treatment or counseling within a timeframe that enables meeting program objectives.
      Does not demonstrate behavior which conflicts with safety essential to nursing practice.

   3. Communication Skills
      Communicates effectively and appropriately both verbally and in written form, using
      appropriate spelling, punctuation, grammar, and abbreviation. Able to explain treatment
      procedures, initiate health teaching, and document and interpret nursing actions and
      patient responses.

   4. Professional Behavior
      Demonstrates professional behavior, including honesty, integrity, and appropriate use of
      social media while in the nursing program of study.

   5. Mobility
      Physical ability to move from room to room and maneuver in small, limited spaces; stand
      and walk for extensive periods of time without developing shortness of breath or pain.
      Examples: Walk frequently from work station to patient rooms and back; moves about
      easily in patient room, work spaces and treatment areas without assistive devices such as
      canes, walkers, etc.

   6. Motor Skills
      Gross and fine motor abilities to provide safe and effective nursing care.

   7. Hearing
      Auditory ability demonstrates accuracy in assessment and monitoring of health needs.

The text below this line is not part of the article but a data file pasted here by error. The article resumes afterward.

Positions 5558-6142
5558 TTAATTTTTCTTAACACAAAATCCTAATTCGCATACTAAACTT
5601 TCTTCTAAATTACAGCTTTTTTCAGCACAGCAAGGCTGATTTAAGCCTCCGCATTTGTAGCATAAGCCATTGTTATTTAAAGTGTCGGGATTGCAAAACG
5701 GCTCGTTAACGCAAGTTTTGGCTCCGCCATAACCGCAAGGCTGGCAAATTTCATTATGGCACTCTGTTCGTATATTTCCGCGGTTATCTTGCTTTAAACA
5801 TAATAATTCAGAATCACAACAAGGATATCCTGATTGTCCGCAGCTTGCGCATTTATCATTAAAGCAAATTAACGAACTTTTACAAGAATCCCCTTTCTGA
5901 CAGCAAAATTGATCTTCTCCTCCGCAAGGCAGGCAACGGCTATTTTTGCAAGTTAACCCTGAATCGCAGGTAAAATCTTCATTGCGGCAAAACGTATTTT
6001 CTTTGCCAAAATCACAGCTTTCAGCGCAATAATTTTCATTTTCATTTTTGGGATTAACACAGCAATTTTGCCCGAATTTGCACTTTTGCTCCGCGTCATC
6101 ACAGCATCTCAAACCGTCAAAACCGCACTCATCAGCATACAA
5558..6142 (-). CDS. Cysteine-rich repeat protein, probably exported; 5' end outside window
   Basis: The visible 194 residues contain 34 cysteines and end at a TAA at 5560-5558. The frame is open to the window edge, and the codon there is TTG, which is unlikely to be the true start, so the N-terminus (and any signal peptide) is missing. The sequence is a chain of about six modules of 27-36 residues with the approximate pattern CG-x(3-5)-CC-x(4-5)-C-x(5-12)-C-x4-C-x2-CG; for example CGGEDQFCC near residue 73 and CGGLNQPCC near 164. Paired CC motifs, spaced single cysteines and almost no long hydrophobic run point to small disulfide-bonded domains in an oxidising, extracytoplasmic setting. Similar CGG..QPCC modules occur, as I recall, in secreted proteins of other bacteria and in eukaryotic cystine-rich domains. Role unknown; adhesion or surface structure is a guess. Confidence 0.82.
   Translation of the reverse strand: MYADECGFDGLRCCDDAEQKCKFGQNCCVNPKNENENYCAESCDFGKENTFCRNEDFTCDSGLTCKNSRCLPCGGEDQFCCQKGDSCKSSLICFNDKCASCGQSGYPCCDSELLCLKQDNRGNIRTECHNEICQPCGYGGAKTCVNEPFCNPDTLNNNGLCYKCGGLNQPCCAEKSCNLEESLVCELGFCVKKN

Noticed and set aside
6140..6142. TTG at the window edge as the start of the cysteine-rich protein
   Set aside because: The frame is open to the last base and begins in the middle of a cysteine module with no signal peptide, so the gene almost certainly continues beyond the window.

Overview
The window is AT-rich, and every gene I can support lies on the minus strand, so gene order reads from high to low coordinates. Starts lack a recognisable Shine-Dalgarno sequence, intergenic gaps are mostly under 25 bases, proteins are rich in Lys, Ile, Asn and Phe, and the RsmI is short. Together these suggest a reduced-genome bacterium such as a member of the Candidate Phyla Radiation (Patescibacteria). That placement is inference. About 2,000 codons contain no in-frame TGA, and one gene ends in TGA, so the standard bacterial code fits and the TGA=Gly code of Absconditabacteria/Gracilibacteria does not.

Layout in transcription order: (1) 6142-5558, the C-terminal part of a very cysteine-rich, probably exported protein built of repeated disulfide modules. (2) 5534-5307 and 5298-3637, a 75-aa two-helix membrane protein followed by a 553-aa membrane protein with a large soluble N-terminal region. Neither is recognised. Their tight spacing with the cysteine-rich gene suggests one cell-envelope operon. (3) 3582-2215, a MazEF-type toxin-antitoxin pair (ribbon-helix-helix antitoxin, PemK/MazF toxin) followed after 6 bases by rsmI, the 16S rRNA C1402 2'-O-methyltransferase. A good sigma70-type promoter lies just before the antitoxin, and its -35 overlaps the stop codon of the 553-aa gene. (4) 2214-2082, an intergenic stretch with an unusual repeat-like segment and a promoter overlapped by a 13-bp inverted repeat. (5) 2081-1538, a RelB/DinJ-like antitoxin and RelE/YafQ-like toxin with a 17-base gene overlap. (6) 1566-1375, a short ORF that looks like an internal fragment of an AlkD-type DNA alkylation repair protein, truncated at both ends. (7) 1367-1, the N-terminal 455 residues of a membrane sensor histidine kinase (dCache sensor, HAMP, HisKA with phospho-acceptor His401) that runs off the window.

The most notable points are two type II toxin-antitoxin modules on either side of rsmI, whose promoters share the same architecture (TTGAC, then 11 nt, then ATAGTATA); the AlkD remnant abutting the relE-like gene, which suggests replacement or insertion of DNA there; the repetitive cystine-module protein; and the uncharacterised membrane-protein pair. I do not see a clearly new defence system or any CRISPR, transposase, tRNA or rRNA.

Examples: Hear alarms on monitors, emergency signals, ausculatory sounds, cries for
      help, and noises in patient rooms that require quick and timely response.

                                                22
8. Visual
      Accurate vision for observation, assessment and administration of safe, accurate patient
      care. Examples: Observe patient responses, specimen colors, administer medications
      and IV fluids accurately, calibrate equipment accurately, maintain sterile technique
      and/or isolation procedures accurately, and read data, orders and, directions.

   9. Weight-Bearing
      Able to lift and manipulate 50 pounds on a regular, daily basis. Position, lift, transfer
      patients safely.

   10. Tactile
       Sufficient for assessment and care delivery. Perform palpation and other functions of
       physical exams. Able to accurately manipulate equipment to perform procedures safely,
       like catheterization, detect peripheral pulses accurately, and note heat or cold accurately.

Students who fail to demonstrate any physical or emotional standard(s) as listed above will be
required to undergo an evaluation by a licensed healthcare or mental health provider and will be
unable to attend class, lab or clinical until the student is cleared by the appropriate licensed
healthcare provider.

Students will be referred to the appropriate agencies for assistance. All students will be afforded